Pandemic Demands Push Doctors From Medicine
The Coronavirus Pandemic has been tough on most of us. Tell me something I don't know. The virus frightens us, threatens us and has driven us to change change our behaviors and lifestyles--and that includes the very doctors we look to to save us.
United Press International (UPI) reports on a survey by The Physicians Foundation of more than 3,000 U.S. physicians to determine the impact COVID-19 has had on medical practices. One significant discovery points out the emotional toll fighting Coronavirus has had on doctors.
Survey say - eight percent of physicians had closed their practices, a number considered “staggering,” and four percent of doctors planned to close up shop within 12 months.
The majority reported losing income during the pandemic, that could be expected. But 58 percent of doctors reported feeling burnout, much higher than 40 percent who said the same just two years ago. "Key findings about emotional impacts of COVID-19 included that half of physicians had experienced inappropriate anger, tearfulness or anxiety as a result of the pandemic. About 30% felt hopeless, and 8% had thoughts of self-harm. Others turned to drugs and alcohol or sought mental health help"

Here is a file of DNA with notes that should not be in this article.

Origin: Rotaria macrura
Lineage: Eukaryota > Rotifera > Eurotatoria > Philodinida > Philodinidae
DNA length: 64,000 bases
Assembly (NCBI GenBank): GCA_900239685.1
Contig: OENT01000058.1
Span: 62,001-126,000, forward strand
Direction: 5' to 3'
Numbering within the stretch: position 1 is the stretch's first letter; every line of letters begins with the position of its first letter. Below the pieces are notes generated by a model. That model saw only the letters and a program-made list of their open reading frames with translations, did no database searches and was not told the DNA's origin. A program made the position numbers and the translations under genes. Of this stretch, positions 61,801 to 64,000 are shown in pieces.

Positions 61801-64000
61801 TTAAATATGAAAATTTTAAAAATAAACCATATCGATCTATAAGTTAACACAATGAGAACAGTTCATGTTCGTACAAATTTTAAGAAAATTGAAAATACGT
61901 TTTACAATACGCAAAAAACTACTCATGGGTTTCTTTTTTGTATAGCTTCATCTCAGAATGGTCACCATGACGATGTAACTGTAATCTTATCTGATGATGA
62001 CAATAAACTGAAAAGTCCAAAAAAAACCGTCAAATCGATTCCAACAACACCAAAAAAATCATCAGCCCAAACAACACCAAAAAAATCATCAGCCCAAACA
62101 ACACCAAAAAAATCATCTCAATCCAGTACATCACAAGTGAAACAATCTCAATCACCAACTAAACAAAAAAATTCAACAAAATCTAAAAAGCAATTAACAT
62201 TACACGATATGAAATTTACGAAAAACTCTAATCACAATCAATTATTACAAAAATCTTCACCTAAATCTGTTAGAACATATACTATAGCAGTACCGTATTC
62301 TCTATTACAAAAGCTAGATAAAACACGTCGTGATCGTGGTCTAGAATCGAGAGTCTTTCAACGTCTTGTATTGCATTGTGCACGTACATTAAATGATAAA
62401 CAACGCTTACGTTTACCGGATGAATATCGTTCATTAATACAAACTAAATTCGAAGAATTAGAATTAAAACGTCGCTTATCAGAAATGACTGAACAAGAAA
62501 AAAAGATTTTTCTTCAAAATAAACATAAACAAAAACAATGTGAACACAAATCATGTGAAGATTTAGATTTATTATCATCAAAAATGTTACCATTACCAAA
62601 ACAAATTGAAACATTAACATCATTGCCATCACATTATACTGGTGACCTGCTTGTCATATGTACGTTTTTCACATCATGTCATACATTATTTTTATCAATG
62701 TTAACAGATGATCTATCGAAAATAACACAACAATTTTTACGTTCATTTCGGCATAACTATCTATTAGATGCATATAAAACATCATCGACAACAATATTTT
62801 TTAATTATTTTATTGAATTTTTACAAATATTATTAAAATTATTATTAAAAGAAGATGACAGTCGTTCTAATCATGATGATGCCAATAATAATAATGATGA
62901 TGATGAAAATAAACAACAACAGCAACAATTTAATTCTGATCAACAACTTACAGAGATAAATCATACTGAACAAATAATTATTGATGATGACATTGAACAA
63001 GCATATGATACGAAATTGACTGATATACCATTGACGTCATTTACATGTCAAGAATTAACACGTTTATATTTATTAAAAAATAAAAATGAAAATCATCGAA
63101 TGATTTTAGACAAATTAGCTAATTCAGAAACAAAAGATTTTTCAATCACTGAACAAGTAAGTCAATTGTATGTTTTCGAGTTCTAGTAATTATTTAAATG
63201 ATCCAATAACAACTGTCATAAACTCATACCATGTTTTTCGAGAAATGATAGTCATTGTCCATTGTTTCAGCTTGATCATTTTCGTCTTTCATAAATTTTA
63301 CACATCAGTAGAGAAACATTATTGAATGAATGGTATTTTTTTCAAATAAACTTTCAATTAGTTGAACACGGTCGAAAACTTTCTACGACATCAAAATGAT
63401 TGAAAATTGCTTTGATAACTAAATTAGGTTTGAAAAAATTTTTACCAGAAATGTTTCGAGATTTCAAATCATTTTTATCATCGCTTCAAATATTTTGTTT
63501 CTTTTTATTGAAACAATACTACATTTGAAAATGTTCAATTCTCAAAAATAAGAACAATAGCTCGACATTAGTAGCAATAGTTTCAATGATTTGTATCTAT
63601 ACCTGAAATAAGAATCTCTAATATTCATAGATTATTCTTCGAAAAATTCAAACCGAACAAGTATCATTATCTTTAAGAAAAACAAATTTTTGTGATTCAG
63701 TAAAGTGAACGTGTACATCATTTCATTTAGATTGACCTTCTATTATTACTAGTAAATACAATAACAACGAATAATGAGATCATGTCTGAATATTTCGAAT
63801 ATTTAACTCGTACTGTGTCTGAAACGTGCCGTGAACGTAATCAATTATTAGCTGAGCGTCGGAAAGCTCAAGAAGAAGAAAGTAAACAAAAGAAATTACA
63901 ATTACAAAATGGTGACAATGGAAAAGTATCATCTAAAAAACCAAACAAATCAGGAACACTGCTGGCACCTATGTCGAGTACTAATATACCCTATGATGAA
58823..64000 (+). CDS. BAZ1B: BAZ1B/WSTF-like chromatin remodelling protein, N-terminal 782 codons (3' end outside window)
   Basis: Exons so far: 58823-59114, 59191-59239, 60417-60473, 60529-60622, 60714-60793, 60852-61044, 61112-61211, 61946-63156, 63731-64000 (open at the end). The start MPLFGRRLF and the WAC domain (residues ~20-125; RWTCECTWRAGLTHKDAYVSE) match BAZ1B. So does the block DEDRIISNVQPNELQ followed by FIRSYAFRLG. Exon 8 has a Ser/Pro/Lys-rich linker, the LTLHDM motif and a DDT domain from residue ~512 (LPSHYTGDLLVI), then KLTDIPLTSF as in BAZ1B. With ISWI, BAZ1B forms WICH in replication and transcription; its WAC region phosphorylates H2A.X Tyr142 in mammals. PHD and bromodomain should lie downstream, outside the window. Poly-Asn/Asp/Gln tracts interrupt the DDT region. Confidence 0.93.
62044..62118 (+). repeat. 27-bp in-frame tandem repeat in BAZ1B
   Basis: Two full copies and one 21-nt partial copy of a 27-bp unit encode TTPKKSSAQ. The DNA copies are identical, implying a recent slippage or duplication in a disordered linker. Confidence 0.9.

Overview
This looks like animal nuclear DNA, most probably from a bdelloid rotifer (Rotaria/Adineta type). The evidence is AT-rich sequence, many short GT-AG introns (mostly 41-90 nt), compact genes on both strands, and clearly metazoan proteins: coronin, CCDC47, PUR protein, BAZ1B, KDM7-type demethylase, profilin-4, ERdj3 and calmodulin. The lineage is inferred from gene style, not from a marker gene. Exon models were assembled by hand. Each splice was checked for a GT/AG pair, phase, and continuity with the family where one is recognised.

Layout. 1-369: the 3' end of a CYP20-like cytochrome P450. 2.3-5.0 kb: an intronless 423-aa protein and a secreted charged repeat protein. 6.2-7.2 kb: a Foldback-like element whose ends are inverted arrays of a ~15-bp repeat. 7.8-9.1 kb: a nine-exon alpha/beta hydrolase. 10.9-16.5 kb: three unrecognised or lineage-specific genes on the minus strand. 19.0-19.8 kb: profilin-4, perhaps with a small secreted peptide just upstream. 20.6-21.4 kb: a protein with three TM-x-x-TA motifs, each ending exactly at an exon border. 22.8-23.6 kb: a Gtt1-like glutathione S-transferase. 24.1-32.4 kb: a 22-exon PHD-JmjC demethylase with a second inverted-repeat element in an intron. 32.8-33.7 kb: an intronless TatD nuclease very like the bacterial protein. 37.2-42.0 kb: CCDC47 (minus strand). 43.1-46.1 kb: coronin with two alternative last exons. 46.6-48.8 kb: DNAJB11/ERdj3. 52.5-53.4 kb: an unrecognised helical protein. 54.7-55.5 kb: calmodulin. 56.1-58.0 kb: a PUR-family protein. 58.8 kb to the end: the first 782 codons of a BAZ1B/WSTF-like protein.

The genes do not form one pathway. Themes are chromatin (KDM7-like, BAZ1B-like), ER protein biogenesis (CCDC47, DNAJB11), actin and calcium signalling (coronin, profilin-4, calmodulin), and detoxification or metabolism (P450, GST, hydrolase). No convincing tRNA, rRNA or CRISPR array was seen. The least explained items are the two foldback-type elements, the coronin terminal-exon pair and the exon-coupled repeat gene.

The number one source of frustration for physicians was the lack of adherence of the public to the requested safety pandemic guidelines, in particular wearing masks and social distancing.
Even without the crushing effects of the pandemic, a growing shortage of physicians is expected to occur over the next 10 years. In July, the Association of American Medical Colleges estimated there will be a shortage of up to 139,000 physicians in the United States by 2033.